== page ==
Many more people are now aware of the serious health dangers for both adults and children that are signaled by snoring. It’s not just a matter of sleepless nights and poor rest for your children but also poor behavior and learning difficulties are also likely.
A recent Conference held in New Zealand featured strongly on this subject and the key role that the family orthodontist can play. One of the main topics was the problem of obstructive sleep apnoea, especially in children, and the role of orthodontists in helping to diagnose and treat the problem.
The statistics are similar in Australia and New Zealand to those for the United Kingdom. We are aware that approximately one in 25 men, and one in 50 women, are affected, but that significant numbers of others remain totally undiagnosed and therefore receive no treatment – a dangerous situation.
The main objective was to better educate the medical profession as far as snoring and sleep apnoea is concerned, an area where Australasia, and also the UK, lags far behind the USA and Canada in recognition and advice.
It is generally believed that about 35 per cent of children who snored more than three times a week have obstructive sleep apnoea, and that weight and environmental factors like allergies could increase the risk.
“If a child is snoring more than three nights a week then parents should be concerned.”
It was stated that if sleep apnoea went untreated, as well as behavioural and learning problems, it could cause other problems in the muscle and skeletal structure of the face.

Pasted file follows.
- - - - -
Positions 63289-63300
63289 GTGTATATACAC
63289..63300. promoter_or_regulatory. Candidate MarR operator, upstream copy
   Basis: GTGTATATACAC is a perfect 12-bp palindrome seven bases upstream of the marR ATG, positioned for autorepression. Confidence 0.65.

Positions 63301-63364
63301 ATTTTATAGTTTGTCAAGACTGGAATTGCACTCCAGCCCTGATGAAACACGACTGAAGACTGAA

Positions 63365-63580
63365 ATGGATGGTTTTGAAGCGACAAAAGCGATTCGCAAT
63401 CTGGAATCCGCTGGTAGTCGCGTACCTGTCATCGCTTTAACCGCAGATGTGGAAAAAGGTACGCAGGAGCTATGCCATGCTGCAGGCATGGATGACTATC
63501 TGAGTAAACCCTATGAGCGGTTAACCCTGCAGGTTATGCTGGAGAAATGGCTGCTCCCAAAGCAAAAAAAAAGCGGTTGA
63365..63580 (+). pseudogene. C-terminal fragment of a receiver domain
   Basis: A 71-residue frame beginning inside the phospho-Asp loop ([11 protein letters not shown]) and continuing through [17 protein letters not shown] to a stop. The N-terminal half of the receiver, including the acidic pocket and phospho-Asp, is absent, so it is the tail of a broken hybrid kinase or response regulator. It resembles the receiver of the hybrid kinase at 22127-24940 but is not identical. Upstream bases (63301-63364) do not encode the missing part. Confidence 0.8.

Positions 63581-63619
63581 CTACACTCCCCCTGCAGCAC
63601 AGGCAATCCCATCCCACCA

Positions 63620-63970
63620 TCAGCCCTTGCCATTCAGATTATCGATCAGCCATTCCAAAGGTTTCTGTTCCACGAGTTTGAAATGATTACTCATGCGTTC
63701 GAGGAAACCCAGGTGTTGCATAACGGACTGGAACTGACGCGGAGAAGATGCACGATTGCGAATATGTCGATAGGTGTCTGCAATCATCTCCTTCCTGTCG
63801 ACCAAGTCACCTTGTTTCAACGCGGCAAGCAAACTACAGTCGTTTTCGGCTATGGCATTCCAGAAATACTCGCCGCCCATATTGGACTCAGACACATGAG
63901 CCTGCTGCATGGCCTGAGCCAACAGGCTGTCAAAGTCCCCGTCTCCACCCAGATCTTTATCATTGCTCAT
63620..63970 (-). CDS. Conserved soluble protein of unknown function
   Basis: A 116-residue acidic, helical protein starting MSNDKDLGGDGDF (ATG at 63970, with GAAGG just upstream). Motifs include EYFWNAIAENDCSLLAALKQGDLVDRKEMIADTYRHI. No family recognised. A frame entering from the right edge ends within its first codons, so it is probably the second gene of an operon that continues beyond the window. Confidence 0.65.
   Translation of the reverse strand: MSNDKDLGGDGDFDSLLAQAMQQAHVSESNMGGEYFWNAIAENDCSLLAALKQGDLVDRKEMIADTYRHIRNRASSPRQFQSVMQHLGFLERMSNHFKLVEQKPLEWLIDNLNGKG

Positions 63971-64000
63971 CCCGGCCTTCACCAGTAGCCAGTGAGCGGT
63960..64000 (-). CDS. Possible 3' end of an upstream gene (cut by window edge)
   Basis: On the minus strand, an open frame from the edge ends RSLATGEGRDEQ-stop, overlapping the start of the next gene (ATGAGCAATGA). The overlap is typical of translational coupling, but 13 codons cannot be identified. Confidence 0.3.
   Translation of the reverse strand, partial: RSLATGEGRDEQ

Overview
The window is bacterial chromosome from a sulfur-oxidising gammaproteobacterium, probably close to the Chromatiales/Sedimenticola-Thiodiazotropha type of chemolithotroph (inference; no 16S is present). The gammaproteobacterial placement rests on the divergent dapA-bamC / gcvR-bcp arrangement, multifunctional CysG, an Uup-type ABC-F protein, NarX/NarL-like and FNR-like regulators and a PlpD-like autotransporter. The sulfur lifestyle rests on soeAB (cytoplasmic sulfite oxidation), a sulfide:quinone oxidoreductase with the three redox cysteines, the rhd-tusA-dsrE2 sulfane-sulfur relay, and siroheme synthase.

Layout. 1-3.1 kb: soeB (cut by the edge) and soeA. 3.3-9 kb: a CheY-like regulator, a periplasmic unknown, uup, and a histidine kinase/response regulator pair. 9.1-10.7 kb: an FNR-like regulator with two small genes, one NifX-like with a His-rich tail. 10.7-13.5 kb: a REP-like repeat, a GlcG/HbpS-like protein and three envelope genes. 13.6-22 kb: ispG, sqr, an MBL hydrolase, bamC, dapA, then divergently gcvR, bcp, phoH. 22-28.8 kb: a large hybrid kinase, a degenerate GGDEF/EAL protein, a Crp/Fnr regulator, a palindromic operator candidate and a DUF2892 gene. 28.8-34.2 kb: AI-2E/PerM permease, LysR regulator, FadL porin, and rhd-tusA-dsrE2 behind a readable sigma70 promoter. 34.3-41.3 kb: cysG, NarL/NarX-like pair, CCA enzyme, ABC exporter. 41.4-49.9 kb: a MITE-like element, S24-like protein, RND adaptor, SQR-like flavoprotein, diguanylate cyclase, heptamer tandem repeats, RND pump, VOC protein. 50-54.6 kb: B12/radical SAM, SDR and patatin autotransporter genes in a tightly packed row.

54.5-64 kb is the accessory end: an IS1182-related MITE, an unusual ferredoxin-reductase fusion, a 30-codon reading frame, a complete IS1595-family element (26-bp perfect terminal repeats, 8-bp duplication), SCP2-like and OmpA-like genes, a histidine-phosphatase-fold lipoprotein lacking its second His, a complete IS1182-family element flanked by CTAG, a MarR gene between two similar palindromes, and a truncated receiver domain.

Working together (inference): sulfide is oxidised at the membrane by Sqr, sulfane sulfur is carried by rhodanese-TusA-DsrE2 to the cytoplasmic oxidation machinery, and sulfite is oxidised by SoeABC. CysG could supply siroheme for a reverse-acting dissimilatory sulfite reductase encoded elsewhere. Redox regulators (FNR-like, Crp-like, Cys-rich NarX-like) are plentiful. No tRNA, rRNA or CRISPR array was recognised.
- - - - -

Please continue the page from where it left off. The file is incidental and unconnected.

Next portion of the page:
A speaker from from the leading New Zealand Children’s Hospital said that often parents weren’t too concerned about snoring, but it could be a sign of bigger problems and it was important to have it diagnosed and treated.
“If parents feel that their child is having difficulty breathing while asleep, or are worried they are not getting enough air, then those are worrying signs that the child might have obstructive sleep apnoea. Because the breathing problem leads to sleep disturbance, children often have difficulty concentrating during the day and are more likely to have behaviour problems, temper tantrums and moodiness.”
The belief is that in many cases it is being picked up far too late, and because of that, problems like behavioural issues remain after treatment because they had become so entrenched over time.
It is in this area that the Conference believed that orthodontists have a key role to play.
Children with nasal obstruction, leading to snoring, sleep apnoea and daytime mouth breathing, can develop changes in the shape of the face that results in problems with the alignment of teeth. In some cases parents might not be aware that breathing is an issue and the first profession they might see could be an orthodontist.
Conference said “Orthodontists have an important role in asking about snoring and breathing problems during sleep and referring children to their doctor for tests and treatment where there is concern.”
By John Redfern